Opinions expressed by businessman the collaborators are theirs.
Life is constantly changing. As people, we crave stability and certainty, and carefully construct road maps for the future, but the universe has a way of throwing curveballs and throwing our plans aside. For most of us, this uncertainty can be a major cause of stress and burnout and can negatively affect our mental health. Never has this been experienced more widely than in the past two and a half years, as the Covid-19 pandemic devastated the world and led to worldwide lockdowns, economic recession, family separation and tragic loss of lives for many.
In Canada and the United States, approximately 1 in 5 people will personally experience a mental health problem, and by age 40, nearly 50% of Americans will have experienced a mental illness. Environmental factors such as meaningful employment, leisure activities, access to nature and community support play an important role in our mental health, and many of these factors were left out during the pandemic.
Related: The Talent Gap: Challenges Immigrants Face in the Tech Labor Market
The impact of the pandemic on employment and mental health
While the Covid-19 pandemic affected us all, recent statistics have shown that the ramifications of the pandemic have been felt most strongly by underrepresented groups such as immigrants, indigenous peoples and impoverished socio-economic groups. The pandemic disproportionately affected these minority groups, as evidenced through mental health and employment opportunities.
Take immigrants, for example. When looking for work, many of them struggle with interviews, as they often lack knowledge of the local language or culture. The pandemic introduced new variables to this process, including online interviews, a lack of in-person connection, lost networking opportunities, and reduced face-to-face interactions. A change in the basic rules of human interaction eliminated the few constants that many job seekers had in the past. Each of these obstacles adds to your lived experience and could lead to mental health issues.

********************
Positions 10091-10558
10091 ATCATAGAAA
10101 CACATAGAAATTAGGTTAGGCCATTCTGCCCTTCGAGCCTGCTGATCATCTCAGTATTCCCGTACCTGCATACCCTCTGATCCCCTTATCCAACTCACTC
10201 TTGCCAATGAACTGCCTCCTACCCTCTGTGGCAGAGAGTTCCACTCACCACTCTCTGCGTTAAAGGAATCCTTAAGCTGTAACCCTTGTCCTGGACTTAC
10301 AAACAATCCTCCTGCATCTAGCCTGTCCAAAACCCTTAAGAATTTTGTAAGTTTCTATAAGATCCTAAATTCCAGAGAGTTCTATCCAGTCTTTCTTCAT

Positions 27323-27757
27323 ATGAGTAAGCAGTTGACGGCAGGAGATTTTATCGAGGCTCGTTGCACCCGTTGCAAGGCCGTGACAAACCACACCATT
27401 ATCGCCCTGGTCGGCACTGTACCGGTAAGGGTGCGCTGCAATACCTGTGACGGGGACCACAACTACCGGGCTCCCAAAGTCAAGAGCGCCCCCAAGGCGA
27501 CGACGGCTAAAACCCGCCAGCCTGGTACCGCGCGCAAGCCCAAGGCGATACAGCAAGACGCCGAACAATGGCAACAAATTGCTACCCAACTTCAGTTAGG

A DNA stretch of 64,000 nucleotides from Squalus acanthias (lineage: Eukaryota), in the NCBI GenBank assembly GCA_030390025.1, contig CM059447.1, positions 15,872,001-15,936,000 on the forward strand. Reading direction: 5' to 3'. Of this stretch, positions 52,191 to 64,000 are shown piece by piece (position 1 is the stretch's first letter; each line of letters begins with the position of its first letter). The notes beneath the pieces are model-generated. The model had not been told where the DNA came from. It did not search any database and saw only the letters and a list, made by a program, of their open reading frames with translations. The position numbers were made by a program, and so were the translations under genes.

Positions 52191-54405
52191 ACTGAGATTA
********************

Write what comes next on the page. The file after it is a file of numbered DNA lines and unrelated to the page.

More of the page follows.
The pandemic also disproportionately affected marginalized groups living at or below the poverty line. Many members of these groups have manual jobs, many of which were cut during the pandemic. And for those who switched to remote work, some lacked access to the technology needed to continue working effectively.
As the founder of ComIT, a non-profit charity that provides free technology training to underrepresented minorities, I’ve spoken for years about the importance of giving marginalized groups a first chance to start or restart their careers. I have witnessed their challenges and experienced some of them firsthand when I immigrated to Canada from Argentina in 2015. I have been passionate about educating underrepresented groups and connecting them with organizations where they can grow and thrive.
Even before the pandemic, it was shown that systemic inequalities such as racism, poverty, discrimination and colonial violence can worsen mental health and symptoms of mental illness, especially if mental health support it is difficult to access. Throughout the pandemic, these impacts have been felt more strongly.
Related: What Empathetic Hiring Looks Like in a Post-Covid World
What can we do to help?
I personally think that one way to fight the uncertainty of the world is to make everything a little lighter. When we interview or meet with potential hires, it helps to remind us to be mindful and respectful of interviewees. Understanding that the applicant is going through a stressful situation while looking for a job in addition to their daily struggle can help us connect more with the person, which will also allow us to understand if they will be a good fit for our team.
Always remember that if an applicant has the technical skills you need and the ability and desire to learn more, they may be good people to have on your team. Therefore, it is up to us to exercise our empathy and awareness to find the true gems that lie behind the problems that many of us face. Sometimes we have to lend a hand.
Taking this stance can mean pausing in our busy day to remember that everyone is trying to do their best and bringing empathy to every interaction. If we’re looking for employees who will be part of our team for the long term, emphasizing friendliness is a first step in creating that reality. If we think of those around us as part of a community and emphasize kindness, we can help build a better post-pandemic world.